Planning to ensure that the council-run cemeteries can meet the needs of communities in the future is already underway.
The Economic Development and Infrastructure Committee agreed on Thursday that local residents should be asked about their personal choices and for their views ideas for ways forward, during 2020, so that a new set of cemetery policies can be proposed.
According to statute, local authorities are only required to provide one cemetery per area. Argyll and Bute had 65 cemeteries available for the purchase of lairs.
There are 66 closed to the sale of spaces, and this has remained fairly stable since 2005.
There are a large number of lairs that have been sold, but 70 years have lapsed without them being used. One option - in areas of most need - could be to investigate if these are still needed and claim them back if not.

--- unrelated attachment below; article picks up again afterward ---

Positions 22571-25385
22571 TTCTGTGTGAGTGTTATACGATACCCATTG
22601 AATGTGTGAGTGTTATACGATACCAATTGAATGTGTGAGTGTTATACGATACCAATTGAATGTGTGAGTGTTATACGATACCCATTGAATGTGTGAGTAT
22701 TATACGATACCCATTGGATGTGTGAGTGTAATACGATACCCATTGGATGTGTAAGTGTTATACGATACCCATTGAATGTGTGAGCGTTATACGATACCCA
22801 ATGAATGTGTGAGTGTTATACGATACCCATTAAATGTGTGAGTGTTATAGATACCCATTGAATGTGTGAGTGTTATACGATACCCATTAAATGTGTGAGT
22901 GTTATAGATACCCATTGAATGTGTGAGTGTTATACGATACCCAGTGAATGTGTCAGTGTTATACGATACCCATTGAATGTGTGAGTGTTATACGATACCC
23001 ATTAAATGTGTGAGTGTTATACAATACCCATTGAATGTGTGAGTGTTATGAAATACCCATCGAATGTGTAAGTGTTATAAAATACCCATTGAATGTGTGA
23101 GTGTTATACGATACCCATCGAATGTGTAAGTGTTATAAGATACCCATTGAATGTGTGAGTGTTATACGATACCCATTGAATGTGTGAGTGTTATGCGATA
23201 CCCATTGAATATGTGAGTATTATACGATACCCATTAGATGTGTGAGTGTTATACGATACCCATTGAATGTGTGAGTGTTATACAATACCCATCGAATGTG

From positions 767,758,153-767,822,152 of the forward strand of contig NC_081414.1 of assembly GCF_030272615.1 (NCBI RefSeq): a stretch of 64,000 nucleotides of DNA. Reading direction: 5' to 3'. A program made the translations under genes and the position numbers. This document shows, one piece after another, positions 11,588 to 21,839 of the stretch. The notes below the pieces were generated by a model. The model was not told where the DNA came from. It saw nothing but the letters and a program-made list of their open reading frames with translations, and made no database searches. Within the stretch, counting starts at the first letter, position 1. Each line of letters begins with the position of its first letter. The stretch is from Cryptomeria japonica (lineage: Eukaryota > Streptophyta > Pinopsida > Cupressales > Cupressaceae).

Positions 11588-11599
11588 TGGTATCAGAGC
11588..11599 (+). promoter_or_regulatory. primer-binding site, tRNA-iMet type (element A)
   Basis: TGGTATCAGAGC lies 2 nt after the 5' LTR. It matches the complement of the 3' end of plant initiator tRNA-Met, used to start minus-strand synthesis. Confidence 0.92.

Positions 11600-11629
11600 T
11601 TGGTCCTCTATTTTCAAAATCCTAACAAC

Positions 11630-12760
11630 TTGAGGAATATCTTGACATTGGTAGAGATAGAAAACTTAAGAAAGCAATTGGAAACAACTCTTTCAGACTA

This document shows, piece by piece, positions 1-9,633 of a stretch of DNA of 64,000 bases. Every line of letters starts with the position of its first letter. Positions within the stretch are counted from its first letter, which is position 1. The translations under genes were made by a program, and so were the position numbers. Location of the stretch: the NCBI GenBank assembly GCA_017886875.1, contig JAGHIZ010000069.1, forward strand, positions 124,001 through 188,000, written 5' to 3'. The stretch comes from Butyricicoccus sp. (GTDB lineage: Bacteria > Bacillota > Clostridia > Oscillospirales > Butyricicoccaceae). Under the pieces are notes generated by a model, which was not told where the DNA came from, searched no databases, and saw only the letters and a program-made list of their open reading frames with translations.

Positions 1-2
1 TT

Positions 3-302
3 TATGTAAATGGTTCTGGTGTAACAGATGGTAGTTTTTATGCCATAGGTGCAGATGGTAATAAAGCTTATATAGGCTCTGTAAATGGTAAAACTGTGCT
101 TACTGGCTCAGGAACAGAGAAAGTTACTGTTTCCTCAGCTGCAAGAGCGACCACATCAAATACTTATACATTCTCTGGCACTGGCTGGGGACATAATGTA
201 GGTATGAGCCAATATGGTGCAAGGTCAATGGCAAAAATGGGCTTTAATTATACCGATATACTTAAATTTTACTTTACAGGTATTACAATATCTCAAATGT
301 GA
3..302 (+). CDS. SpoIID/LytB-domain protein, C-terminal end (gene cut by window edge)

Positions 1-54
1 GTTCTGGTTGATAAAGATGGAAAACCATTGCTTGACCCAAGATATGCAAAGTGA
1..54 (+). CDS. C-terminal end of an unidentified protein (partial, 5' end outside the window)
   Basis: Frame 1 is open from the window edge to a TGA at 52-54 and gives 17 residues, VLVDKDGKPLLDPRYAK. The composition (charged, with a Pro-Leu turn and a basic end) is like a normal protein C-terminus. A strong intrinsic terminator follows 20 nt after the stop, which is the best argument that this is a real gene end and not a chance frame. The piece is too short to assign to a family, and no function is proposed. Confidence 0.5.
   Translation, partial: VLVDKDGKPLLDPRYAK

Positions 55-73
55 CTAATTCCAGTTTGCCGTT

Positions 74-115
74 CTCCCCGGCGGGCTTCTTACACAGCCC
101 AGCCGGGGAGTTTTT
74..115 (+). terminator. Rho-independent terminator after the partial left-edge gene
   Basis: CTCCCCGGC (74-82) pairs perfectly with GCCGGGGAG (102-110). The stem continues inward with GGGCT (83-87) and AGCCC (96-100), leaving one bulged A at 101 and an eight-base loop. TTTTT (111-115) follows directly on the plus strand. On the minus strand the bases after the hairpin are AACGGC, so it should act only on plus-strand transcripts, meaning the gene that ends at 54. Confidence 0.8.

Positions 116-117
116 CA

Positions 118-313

Community volunteers, in a small number of areas, are supporting council services by maintaining local burial grounds and similar initiatives would be welcomed elsewhere.
Councillor Robin Currie, Policy Lead for Housing, Roads and Infrastructure Services, said: “Caring appropriately for those who have passed away has been an important rite for human beings for many thousands of years – whatever our beliefs.
“We appreciate the desire from people to be at rest with their loved ones in places with family connections. What we want to do is understand priorities and expectation so we can plan for the future and try to ensure that no areas are disadvantaged.”